Austin Voters Overwhelmingly Reject Prop A, Which Would’ve Increased Police Staffing

Voters in Austin, Texas overwhelmingly voted against Prop A. Prop A would’ve boosted the funding to the Austin Police Department.

With 100% of the vote in, 68% voted against Prop A, while 32% favored the measure. During early voting, two-thirds of voters voted against the proposition. Travis county records 849,000 registered voters.

During early voting, only 101,000, or 11.2% of registered voters, voted. The low turnout continued, with only 21.56% collective voter turnout throughout the county. Only 82,000 people voted on election day.

Austin’s Democrat Mayor, Steve Adler, told KXAN:

“The city’s culture and values were on the November ballot. Our numbers are going up like cities across the country. We have to do better, but public safety is more than just policing.”

He agrees the city needs more public safety measures but said there needs to be a “more comprehensive solution.”

Proposition A aimed to increase police staffing to a minimum of 2 officers per 1,000 residents. It would also have double the amount of officer required training, increase minority hires, and require 35% of an officer’s shift to be spent on community policing. The cost estimates were between $271.5 million and $598.8 million over the next five years.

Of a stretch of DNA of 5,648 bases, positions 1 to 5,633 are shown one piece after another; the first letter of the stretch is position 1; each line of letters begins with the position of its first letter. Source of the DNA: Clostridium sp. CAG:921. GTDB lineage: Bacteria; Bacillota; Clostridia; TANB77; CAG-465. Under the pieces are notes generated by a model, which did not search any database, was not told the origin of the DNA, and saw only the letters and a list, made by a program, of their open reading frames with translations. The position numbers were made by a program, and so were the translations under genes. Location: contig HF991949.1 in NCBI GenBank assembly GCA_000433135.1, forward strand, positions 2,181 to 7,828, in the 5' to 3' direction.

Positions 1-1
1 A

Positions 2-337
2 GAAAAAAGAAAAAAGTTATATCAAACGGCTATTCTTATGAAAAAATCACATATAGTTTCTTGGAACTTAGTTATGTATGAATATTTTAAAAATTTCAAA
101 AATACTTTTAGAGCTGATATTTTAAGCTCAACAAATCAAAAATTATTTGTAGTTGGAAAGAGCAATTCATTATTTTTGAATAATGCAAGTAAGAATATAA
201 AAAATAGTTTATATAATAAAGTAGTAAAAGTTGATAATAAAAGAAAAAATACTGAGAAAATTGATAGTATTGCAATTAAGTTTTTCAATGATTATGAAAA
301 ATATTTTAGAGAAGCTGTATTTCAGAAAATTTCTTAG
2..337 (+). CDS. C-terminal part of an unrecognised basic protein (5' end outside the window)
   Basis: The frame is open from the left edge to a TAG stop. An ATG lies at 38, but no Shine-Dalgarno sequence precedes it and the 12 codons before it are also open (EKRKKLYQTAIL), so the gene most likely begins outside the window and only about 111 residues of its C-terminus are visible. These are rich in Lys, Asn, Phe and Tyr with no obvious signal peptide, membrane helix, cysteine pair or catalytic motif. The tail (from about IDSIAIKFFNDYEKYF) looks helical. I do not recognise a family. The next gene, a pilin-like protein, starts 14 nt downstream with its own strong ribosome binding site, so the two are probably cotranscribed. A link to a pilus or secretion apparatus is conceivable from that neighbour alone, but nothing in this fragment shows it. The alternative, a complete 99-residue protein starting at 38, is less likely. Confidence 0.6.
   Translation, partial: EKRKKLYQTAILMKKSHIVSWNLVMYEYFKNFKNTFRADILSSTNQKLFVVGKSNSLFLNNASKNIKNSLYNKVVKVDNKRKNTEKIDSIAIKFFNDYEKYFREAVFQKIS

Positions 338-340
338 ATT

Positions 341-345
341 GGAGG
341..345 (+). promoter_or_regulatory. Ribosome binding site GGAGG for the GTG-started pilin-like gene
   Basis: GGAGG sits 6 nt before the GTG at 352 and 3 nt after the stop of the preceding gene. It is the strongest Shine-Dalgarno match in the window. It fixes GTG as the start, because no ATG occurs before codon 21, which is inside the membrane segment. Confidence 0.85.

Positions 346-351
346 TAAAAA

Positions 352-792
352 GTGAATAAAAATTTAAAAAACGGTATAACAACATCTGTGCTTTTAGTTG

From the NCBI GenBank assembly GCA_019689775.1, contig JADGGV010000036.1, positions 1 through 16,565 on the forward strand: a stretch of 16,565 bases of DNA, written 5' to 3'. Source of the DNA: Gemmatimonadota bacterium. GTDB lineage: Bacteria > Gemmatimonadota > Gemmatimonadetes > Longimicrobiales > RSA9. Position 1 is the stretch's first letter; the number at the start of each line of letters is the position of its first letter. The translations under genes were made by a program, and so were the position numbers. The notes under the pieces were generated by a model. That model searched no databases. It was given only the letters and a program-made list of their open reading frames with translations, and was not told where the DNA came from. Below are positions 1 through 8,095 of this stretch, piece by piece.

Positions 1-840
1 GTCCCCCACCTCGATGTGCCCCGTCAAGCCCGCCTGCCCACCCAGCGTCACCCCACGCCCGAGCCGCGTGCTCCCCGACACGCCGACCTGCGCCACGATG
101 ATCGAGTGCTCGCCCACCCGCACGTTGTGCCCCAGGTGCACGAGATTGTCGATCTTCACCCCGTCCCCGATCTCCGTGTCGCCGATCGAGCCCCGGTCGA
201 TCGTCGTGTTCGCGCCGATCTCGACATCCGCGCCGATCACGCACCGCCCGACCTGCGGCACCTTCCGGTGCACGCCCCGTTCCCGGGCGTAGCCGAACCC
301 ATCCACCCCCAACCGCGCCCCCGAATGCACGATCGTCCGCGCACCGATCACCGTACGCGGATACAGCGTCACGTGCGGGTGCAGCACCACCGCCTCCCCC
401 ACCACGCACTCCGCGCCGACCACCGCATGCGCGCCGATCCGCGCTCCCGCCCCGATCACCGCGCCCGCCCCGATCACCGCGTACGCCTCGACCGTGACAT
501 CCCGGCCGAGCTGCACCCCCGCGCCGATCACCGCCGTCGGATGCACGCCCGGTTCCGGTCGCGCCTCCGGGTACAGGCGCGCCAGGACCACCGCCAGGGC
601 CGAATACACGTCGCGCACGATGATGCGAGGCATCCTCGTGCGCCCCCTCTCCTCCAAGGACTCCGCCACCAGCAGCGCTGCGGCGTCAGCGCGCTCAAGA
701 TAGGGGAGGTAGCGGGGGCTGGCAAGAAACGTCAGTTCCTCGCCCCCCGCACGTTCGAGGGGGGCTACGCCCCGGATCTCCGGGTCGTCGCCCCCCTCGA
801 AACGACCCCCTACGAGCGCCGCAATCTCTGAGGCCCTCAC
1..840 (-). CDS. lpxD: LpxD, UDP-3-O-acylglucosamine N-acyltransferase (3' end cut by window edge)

Since Austin cut its police budget, homicides have increased 71% this past year. Austin cadet classes were canceled, and the staffing shortages led to a 30% increase in 911 response times.

Save Austin Now, a political PAC that was formed in 2020, brought forth the proposition. The PAC garnered 25,600 signatures in July to put Prop A on the ballot.

Save Austin Now co-founders Mackowiak and Cleo Petricek said, “Austin has never been less safe than it is today, and the police staffing crisis continues to worsen.

Even though Prop A did not pass, Macjowiak has big plans to forge ahead with his PAC.

He announced:

“You ain’t seen nothing yet… This has been about preparing us for next year. In fact, this result tonight raises the stakes for next year.”

He is thinking about a congressional run to unseat city council member Greg Casar. Casar was at the forefront of pushing Austin to cut police funding.

The residents of Austin will see the results of their decision in their community. Residents will see firsthand if their decision helps or harms their families and neighbors.

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